Financial incentives based on provider performance can improve maternal, neonatal, and child health care in Bangladesh.
In Bangladesh, far too many pregnant women die during pregnancy or while giving birth. And far too many children die before the age of 5. The risk of both maternal and neonatal mortality is reduced when women use skilled prenatal, delivery, and postnatal care. However, suboptimal performance by service providers has been a key barrier to improving the availability and quality of maternal, newborn, and child health (MNCH) services.
Through a series of operations research studies, the Population Council developed and scaled up a team-based pay-for-performance (P4P) program that is significantly improving the quantity and quality of maternal and newborn health services provided at public-sector facilities in underserved areas of Bangladesh. Under the P4P model, a facility is provided with quarterly targets for the number of women served and the quality of care provided to each patient. Initial targets are based on the facility’s prior one-year average; in subsequent quarters, once targets have been met they are increased based on mutual agreement with the facility staff.
For each quarter that targets are met, every member of the facility’s MNCH team receives an additional one-month’s basic salary as an incentive. If targets are exceeded, staff receive a bonus equivalent to 1.5 months of basic salary. These financial incentives are intended both to improve the services women receive and to motivate providers to remain in remote or rural areas rather than moving to urban areas.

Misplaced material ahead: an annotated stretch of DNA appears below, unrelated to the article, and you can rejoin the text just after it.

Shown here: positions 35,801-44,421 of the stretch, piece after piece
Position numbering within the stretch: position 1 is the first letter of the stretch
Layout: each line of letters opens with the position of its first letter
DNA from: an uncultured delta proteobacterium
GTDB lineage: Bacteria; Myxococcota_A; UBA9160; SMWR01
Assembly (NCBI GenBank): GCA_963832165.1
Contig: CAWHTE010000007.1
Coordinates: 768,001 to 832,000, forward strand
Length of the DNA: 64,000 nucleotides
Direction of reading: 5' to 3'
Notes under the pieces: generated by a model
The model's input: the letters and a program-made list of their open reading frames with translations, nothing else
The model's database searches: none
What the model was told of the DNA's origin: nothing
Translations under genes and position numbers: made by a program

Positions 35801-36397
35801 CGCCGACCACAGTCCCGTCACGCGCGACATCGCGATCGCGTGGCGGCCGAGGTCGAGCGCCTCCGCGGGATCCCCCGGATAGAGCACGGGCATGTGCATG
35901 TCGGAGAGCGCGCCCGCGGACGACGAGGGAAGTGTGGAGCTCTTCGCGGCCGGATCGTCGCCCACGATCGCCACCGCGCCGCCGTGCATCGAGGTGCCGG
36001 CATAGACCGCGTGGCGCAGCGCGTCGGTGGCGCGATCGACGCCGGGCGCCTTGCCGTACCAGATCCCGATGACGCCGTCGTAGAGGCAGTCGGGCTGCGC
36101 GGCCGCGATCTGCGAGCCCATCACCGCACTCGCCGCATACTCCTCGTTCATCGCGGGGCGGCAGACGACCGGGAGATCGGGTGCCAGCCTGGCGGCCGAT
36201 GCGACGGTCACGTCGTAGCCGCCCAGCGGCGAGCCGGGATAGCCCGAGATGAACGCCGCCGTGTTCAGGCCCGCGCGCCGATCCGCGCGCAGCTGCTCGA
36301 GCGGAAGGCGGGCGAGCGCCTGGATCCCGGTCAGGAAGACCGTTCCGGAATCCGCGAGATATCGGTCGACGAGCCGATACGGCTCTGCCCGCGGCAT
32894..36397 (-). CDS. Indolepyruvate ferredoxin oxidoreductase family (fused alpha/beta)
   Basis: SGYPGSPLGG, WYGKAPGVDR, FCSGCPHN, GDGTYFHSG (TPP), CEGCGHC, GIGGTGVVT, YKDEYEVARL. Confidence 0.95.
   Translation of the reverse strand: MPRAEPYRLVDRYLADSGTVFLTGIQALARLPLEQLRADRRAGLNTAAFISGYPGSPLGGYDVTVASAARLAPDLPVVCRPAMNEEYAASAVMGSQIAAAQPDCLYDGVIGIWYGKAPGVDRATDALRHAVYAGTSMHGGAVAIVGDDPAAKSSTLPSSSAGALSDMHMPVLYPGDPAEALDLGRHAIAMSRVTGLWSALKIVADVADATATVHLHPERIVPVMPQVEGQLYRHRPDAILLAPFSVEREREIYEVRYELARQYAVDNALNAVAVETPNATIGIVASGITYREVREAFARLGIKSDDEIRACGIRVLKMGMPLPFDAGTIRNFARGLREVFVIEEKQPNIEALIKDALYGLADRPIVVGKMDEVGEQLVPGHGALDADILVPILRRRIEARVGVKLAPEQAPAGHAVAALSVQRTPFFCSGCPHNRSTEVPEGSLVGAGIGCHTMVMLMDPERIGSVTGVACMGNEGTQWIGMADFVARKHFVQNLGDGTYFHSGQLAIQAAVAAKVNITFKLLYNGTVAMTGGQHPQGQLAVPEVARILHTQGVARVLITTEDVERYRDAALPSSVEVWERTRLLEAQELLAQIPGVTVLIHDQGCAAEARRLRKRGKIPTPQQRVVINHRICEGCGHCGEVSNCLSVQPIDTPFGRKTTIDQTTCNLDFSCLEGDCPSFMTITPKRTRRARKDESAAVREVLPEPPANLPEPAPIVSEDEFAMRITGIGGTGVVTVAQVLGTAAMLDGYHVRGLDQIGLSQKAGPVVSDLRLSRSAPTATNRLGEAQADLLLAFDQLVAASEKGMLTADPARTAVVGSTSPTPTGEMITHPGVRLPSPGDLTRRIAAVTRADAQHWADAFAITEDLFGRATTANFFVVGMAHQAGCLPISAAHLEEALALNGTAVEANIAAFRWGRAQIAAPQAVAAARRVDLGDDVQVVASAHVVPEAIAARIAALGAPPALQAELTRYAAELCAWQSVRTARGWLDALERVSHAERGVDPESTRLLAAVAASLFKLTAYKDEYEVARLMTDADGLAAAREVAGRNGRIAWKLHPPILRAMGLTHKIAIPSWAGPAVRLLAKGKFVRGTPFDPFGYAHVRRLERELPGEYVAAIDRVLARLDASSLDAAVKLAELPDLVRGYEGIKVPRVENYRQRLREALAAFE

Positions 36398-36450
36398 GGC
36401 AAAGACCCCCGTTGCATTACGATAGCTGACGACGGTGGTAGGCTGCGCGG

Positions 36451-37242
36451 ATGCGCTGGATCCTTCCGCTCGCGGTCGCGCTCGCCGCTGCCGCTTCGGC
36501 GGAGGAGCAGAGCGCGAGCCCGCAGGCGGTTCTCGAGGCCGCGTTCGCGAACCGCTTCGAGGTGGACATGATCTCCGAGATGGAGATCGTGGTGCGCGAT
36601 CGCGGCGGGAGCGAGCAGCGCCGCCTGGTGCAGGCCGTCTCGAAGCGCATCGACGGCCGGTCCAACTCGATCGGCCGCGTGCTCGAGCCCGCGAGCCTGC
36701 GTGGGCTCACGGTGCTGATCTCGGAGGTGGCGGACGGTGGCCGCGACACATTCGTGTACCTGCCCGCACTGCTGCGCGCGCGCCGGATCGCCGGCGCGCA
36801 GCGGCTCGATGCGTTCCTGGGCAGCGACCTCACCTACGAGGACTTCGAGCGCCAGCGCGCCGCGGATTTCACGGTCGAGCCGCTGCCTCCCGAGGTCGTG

The Council completed an initial study on the feasibility of introducing a P4P financing mechanism, funded by the Center for Global Development, followed by an operations research study funded by UNICEF to develop and test the model. The Council recently completed this 30-month study at 12 health care facilities, serving more than 69,000 women.
The P4P model successfully improved the quality of maternal health services offered in health care facilities, and in turn encouraged more women to use these services. At the 12 health care facilities participating in the study, the volume of skilled antenatal services pregnant women received almost tripled, delivery services doubled, and postnatal services quadrupled.
The Population Council is working with the Government of Bangladesh to introduce the model into additional regions, particularly focusing on underserved rural areas.